The average lifespan of an eagle in the wild, is between 14 to 35 years depending on the species. Bald eagles for example, have an average life expectancy of 20-30 years, whereas the crowned eagle can expect to live for around 14 years.
What Do Baby Eagles Look Like?
Baby eaglets look very different from adult eagles, often only identifiable by their distinguished beaks. Most are born with a thick brown, white or grey down coat. This is replaced by juvenile feathers and over several years they will develop their adult plumage.
Juvenile birds often develop dark heads and tails first and various levels of mottled feathers on their bodies. This changes in stages, particularly during molts until the adult coat is achieved.
How Big Do Baby Eagles Grow?
All baby eaglets start out very small compared to the big birds they will become. Even the largest babies are comparatively small, weighing as much as 100 grams.
Some examples are Harpy Eagle babies, which start out around 100 grams in weight and around 5-6 inches long at birth. They grow to between 4 – 9 kg and between 86.5 to 107 cm (34-42 inches) long with a wingspan of 176 to 224 cm. Females tend to be larger than males.
Golden eagles are similar size at birth to the harpy eagle, and bald eagles are a bit smaller. They start out at around 4-5 inches at hatching, growing to around 70-90 cm (29-36 inches) long with a wingspan of around 2 meters long as adults.
In another example, the Tawny Eagle grows to around 65 – 72 cm (25.6 to 28.3 inches) long and around 1.6 – 2.4 kg in weight.
What Do Baby Eagles Eat?
From their very first day out of their shell, baby eagles are fed meat. While most birds regurgitate food to feed to their young, eagle parents simply tear strips of meat of a prey animal and feeds it to their eaglets. It is the father that does most the feeding at first, while the mother protects the nest and her young.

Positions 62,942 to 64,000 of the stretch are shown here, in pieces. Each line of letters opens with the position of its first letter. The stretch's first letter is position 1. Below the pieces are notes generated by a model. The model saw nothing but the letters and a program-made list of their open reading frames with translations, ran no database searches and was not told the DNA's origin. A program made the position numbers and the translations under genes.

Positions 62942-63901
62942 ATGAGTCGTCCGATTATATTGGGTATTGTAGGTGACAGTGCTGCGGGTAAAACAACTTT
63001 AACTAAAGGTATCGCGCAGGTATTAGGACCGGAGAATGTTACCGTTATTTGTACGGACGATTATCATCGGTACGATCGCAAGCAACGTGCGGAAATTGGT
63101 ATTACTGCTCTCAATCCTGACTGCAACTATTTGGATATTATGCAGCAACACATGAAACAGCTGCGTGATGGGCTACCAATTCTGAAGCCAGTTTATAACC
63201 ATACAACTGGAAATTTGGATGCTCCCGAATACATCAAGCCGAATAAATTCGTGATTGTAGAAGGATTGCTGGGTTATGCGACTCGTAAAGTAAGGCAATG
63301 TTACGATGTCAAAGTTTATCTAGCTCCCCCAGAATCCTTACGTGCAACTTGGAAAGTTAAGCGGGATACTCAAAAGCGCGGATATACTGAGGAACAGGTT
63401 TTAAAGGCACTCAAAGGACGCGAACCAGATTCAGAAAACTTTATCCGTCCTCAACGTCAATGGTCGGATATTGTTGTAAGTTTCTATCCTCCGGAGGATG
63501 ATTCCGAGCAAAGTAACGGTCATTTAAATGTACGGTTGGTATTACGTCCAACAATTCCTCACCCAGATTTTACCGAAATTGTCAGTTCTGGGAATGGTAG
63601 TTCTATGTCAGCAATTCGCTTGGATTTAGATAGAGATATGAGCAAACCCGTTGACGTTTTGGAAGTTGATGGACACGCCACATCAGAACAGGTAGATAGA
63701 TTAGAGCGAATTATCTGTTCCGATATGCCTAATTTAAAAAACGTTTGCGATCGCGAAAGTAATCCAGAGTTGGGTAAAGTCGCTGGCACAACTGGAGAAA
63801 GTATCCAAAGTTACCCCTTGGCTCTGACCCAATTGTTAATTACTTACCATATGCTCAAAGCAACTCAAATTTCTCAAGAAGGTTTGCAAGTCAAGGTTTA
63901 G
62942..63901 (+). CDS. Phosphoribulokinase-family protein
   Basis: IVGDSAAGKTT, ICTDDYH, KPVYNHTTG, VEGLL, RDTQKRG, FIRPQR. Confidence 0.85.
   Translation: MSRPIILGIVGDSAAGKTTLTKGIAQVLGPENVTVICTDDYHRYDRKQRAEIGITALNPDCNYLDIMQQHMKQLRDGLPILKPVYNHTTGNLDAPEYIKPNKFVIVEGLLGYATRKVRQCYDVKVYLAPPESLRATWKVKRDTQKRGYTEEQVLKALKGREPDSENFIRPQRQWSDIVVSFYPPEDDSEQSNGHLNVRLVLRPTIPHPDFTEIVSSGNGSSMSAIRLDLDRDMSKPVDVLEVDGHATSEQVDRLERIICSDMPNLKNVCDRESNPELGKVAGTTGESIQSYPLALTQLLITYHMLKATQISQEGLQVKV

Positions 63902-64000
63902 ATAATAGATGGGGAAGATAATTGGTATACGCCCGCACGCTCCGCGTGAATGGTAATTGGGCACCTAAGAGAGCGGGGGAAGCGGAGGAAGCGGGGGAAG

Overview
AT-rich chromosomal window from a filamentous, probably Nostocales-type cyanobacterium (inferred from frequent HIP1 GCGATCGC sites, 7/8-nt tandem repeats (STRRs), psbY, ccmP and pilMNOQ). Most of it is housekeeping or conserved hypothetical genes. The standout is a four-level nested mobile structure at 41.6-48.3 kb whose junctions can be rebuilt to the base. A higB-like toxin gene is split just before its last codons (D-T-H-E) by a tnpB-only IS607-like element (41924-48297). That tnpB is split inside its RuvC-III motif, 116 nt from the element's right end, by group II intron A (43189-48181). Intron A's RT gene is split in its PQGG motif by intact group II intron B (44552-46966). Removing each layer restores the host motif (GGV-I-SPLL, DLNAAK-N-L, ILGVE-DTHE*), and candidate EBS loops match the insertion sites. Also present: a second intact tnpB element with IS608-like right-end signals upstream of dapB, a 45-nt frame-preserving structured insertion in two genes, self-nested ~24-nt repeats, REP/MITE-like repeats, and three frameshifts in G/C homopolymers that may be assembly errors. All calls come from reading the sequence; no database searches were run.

Feeding usually happens up to 8 times a day at first. After a few weeks, the parents will stop feeding their eaglets directly and just leave a prey carcass in the nest for the babies to feed themselves.
Their diet does change from region to region depending on the availability of different prey animals. In general however, eagles eat a lot of fish, and other medium sized birds like ducks and coots. They will also happily eat rabbits and hares, or even foxes and domestic cats.
Golden eagles have even been known to attack animals as large as deer fawns. They will also quite happily steal another animals kill, poaching a dead carcass when the opportunity arises.
Where Do Baby Eagles Live?
What Are The Predators Of Baby Eagles?
Baby eagles are birds of prey, and that makes them apex predators at the top of the food chain. Well that’s what they are as they grow up, but as baby eaglets, they are more vulnerable to predation. In the nest, if a raccoon happens upon an unguarded nest they will happily take advantage of the opportunistic meal.
Hawks and owls may also be brave enough to snatch at a nest, or a fledgling eagle while they are still small enough.
Wolverines and black bears are another threat. Though its rare for one of these animals to be able to catch an eagle, there is evidence and even footage of bears scaling trees to get their paws on an eagle nest.